fears against the snowbank.
I would have chosen fox;
I liked the jokes,
the doubling back on my tracks,
and, let’s face it, the theft.
Back then, I had many forms:
the sliding in and out
of my own slippery eelskin,
and yours as well; we were each other’s
iridescent glove, the deft body
all sleight-of-hand and illusion.
Once we were lithe as pythons, quick
and silvery as herring, and we still are, momentarily,
except our knees hurt.
Right now we’re content to huddle
under the shed feathers of duck and goose
as the wind pours like a river
we swim in by keeping still,
like trout in a current.
Every cell
in our bodies has renewed itself
so many times since then, there’s
not much left, my love,
of the originals. We’re footprints
becoming limestone, or think of it
as coal becoming diamond. Less
flexible, but more condensed;
and no more scales or aliases,
at least on the outside. Though we’ve accumulated,
despite ourselves, other disguises:
you as a rumpled elephant—
hide suitcase with white fur,
me as a bramble bush. Well, the hair
was always difficult. Then there’s
the eye problems: too close, too far, you’re a blur.
I used to say I’d know you anywhere,
but it’s getting harder.

This is the solstice, the still point
of the sun, its cusp and midnight,
the year’s threshold
and unlocking, where the past
lets go of and becomes the future;
the place of caught breath, the door
of a vanished house left ajar.

Taking hands like children
lost in a six-dimensional
forest, we step across.
The walls of the house fold themselves down,
and the house turns
itself inside out, as a tulip does
in its last full-blown moment, and our candle
flares up and goes out, and the only common
sense that remains to us is touch,

as it will be, later, some other
century, when we will seem to each other
even less what we were.
But that trick is just to hold on
through all appearances; and so we do,
and yes, I know it’s you;
and that is what we will come to, sooner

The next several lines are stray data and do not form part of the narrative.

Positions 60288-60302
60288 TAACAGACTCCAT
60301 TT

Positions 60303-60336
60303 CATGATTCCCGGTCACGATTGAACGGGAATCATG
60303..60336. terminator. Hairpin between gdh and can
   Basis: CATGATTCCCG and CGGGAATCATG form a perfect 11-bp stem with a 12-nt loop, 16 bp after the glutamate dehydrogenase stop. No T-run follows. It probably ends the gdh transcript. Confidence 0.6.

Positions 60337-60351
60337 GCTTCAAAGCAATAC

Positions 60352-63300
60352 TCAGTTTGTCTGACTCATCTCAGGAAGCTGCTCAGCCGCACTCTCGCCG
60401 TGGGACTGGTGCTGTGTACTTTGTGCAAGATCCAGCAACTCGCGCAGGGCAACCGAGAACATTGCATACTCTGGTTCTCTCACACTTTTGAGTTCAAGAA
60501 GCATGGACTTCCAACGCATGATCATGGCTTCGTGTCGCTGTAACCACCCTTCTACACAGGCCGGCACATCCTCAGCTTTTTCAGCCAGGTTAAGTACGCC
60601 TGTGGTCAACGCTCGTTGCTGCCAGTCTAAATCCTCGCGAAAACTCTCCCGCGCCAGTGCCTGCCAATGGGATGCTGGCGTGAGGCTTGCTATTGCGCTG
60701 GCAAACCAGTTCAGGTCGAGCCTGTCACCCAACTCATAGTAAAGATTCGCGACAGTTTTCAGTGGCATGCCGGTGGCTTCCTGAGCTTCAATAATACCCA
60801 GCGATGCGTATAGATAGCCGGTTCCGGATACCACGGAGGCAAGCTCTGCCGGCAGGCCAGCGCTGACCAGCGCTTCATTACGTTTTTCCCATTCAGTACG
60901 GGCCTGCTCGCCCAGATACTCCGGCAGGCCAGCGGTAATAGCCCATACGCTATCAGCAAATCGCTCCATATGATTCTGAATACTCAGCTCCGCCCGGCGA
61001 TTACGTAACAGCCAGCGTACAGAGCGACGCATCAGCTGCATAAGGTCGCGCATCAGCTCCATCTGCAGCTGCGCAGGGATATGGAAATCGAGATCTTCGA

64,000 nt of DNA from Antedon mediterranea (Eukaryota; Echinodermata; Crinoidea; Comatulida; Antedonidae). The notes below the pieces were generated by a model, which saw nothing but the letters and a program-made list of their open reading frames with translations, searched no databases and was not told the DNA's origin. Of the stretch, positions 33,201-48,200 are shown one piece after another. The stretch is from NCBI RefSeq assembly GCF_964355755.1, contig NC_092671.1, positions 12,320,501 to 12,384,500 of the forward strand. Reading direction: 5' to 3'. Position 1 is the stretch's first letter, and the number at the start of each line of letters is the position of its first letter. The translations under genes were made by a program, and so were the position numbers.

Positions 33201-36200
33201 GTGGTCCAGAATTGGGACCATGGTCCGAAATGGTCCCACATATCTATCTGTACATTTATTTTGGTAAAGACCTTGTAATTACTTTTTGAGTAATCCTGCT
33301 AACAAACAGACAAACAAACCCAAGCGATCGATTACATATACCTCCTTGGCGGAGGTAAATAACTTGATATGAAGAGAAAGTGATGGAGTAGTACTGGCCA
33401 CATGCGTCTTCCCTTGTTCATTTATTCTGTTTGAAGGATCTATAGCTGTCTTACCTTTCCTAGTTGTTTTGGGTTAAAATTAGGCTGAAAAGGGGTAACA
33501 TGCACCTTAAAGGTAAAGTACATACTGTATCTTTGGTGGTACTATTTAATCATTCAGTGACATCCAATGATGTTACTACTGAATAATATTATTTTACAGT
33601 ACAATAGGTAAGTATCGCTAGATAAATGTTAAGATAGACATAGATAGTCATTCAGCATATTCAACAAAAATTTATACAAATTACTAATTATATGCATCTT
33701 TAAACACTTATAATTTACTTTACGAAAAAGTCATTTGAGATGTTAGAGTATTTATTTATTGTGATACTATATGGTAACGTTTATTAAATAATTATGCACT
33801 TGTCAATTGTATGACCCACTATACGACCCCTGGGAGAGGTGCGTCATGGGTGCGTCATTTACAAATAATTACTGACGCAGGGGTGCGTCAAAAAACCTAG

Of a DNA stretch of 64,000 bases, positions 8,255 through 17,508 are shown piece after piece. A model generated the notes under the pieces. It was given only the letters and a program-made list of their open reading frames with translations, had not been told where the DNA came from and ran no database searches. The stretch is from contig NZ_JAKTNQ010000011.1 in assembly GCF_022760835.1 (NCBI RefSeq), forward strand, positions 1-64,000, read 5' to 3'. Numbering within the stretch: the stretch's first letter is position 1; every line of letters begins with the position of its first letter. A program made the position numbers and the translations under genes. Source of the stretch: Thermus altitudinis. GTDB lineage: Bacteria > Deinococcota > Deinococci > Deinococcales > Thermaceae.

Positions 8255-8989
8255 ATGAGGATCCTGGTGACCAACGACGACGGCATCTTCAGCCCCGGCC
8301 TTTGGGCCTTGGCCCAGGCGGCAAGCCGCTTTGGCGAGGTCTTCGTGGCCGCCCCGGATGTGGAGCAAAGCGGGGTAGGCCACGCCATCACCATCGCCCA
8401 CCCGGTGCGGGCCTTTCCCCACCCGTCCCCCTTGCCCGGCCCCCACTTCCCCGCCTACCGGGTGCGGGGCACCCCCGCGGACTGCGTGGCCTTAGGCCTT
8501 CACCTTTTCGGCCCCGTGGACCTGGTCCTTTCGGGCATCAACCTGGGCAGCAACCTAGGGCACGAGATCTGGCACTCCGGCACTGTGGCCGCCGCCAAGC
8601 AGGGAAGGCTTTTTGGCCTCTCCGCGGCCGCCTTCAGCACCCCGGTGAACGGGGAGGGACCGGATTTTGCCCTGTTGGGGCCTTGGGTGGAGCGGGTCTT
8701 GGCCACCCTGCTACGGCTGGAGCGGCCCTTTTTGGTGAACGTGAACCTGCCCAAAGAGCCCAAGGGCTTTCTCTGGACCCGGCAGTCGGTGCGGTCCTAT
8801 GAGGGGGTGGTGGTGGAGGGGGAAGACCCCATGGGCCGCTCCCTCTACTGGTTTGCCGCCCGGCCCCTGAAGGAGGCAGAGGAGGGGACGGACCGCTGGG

or later, when it’s even darker
than It is now, when the snow is colder,
when it’s darkest and coldest
and candles are no longer any use to us
and the visibility is zero: Yes.
It’s still you. It’s still you.

Monday, 19 December 2016

No Room

 Image result for mary and joseph turned away at the inn

A very relevant poem for our current situation in the world, and to begin my poetry posting for Christmas week.

Advent - Antony Dunn
for Daisy or Milo
O little child, o child to come
knocking at the world's door, for whom,
still, your small universe of womb
is all there is to know, strike dumb
the voices of our worldly gloom;
no room, no room, no room.
O little child, make good the sum
of human love. Of every crumb
create a thousand shares. Presume
this much, at least, that there's one home
from which the answer will not come,
no room, no room, no room.

Monday, 5 December 2016

To A Leaf Falling in Winter

 Image result for leaf falling in winter

To A Leaf Falling in Winter - WS Mervin

At sundown when a day's words
have gathered at the feet of the trees
lining up in silence
to enter the long corridors
of the roots into which they
pass one by one thinking
that they remember the place
as they feel themselves climbing
away from their only sound
while they are being forgotten
by their bright circumstances
they rise through all of the rings
listening again
afterward as they
listened once and they come
to where the leaves used to live
during their lives but have gone now
and they too take the next step
beyond the reach of meaning

Sunday, 4 December 2016

Heart View

 Image result for heart vs brain

The Kingdom - Jane Hirshfield

At times

the heart
stands back
and looks at the body,
looks at the mind,
as a lion
quietly looks
at the not-quite-itself,
moving of shadows and grass.
Wary, but with interest,
considers its kingdom.
Then seeing
all that will be,
heart once again enters—
enters hunger, enters sorrow,
enters finally losing it all.
To know, if nothing else,
what it once owned.

Friday, 2 December 2016

Winter Tree

 Image result for winter tree
The Tree - Sara Teasdale

Oh to be free of myself,
With nothing left to remember,
To have my heart as bare
As a tree in December;

Resting, as a tree rests
After its leaves are gone,
Waiting no more for a rain at night
Nor for the red at dawn;

But still, oh so still
While the winds come and go,
With no more fear of the hard frost
Or the bright burden of snow;

And heedless, heedless
If anyone pass and see
On the white page of the sky
Its thin black tracery.